For the past several decades, museums have been the preferred field of expression for some of the world’s greatest architects. KAZoART has rounded up a selection of 10 museums across the globe whose incredible architecture rivals the works found therein!
1. The Georges Pompidou Centre of Art and Culture in Paris, France
Inaugurated in 1977, the centre is also known as Beaubourg. Its conception was a highly-contested project amongst architects. Previously known as the “Art Hangar” or “Notre Dame de la Tuyauterie”, the building owes its surprising construction to Renzo Piano, Richard Rogers and Gianfranco Franchini.
The latter wanted to highlight elements that are otherwise hidden such as technical equipment and pipes. And then they established a colour code: blue for air circulation, yellow for electrical currents, green for water flow and red for the comings and goings of people.
2. The Guggenheim in Bilbao, Spain
Contemporary art lovers will know it well – the Guggenheim is a must for anyone visiting Bilbao. We owe this incredible building to Frank Gehry, a North American architect who wanted the museum itself to be a stand-alone work of art.
At the top, it takes on a petal shape that overlooks the Atrium, a defining space in the museum. A wonderful example of avant-garde architecture, Lehry is known as one of the greatest architects of his generation.
3. The Royal Ontario Museum in Toronto, Canada
Originally housed in a 19th century building, the Royal Ontario Museum was expanded in 2007 with the construction of a new, particularly modern wing. Isn’t the contrast striking?!
We owe this extension to architect Daniel Libeskind. He succeeded in combining the stones and bricks of the old building with glass and steel. Giant crystals rise from the façade and transform the museum into a space of luminescence and fortified light.
4. The Soumaya Museum in Mexico City – Mexico
What an architectural and technological feat the Soumaya Museum is! Led by architect Fernando Romero, the gigantic project consists of a huge asymmetrical cube on which thousands of metallic hexagons shine in the sunlight. Inaugurated in 2011, the museum radically breaks with tradition. However, its eclectic exterior is in keeping with the diverse collections housed in the interior.
5. The Museum of Contemporary Art in Niterói, Brazil
A flying saucer! Well, almost. This futuristic structure owes its existence to Brazilian architect Oscar Niemeyer, who saw it as “a flower”. Opened in 1996, the museum rests on a cliff opposite of Rio de Janeiro and ends on the sand. The view from the top? Nothing less than striking.
6. The Kunsthaus Graz in Austria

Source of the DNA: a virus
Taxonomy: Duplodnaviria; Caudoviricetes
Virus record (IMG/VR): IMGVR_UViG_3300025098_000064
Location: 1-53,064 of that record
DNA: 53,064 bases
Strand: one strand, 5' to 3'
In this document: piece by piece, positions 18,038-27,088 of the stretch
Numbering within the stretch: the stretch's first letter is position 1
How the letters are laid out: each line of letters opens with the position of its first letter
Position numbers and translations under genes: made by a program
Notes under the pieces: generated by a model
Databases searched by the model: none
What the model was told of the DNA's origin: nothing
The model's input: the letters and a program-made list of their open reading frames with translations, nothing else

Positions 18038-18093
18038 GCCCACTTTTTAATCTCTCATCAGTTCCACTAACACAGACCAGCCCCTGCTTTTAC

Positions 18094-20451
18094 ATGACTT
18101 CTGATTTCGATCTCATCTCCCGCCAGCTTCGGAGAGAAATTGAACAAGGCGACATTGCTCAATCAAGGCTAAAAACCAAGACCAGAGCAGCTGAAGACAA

To celebrate Graz’s designation as the European Capital of Culture, architects Peter Cook and Colin Fournier created a building in 2003 that they nicknamed the “friendly alien”. In the heart of the 19th century Baroque suburbs, the building and its “technoid” appearance is similar to a caterpillar or an enormous liver.
The nozzles at the top allow light to enter the upper galleries of the museum. Kunsthaus’s special feature is that its façade serves as a support for artistic creations: there are 925 fluorescent tubes that convey messages and images.
7. The Ordos Museum in China
Signed by the architectural firm, MAD, the Ordos Museum is an a desert landscape that gives the impression that it hovers over the hill upon which it rests. By its rounded shape, the building echoes the movement of sand in a desire to convey society’s renewed willingness to unite urban and traditional culture.
The metal panels make up the façade and protect the museum during the harsh winter months and of course, from sandstorms.
8. The Modern Art Museum of Fort Worth in Texas, USA
This museum is a work of modern art in its own right. Designed by Japanese architect Tadao Ando, it is a no-frills, minimalist structure that rises over a body of water. Five solid concrete pavilions make up the building’s structure while their flat roofs reinforce the idea of purity in form.
The genius in this project lies in its reflection in the water. It’s almost as if it was floating. A real play with light allows for the museum to maintain its intriguing facade.
9. Salvador Dali Museum in St. Petersburg, Florida, USA
Here sits a museum of a highly complex structure. Opened in 2011, it is located directly on the waterfront. Triangular glass panels form part of the façade and blend in with the thick concrete walls.
The architect Yann Weymouth is at the heart of this two-year-long architectural project. In homage to Dali, the museum’s convex shape echoes his bizarrely pleasing surrealist works.
10. The Zayed National Museum in Abu Dhabi, United Arab Emirates (not yet completed)
It is not yet finished but from the images of the Foster+Partners project, the Zayed Museum in Abu Dhabi promises to be nothing less than spectacular. Its steel structures rise up to 124 metres above the suspended gallery spaces.
Ingeniously designed, these structures will look like falcon feathers and serve as air-capturing chimneys that will channel fresh air inside and keep the museum’s interior at just the right temperature. This futuristic building was expected to be finished in 2017 but is now projected to open in 2020.
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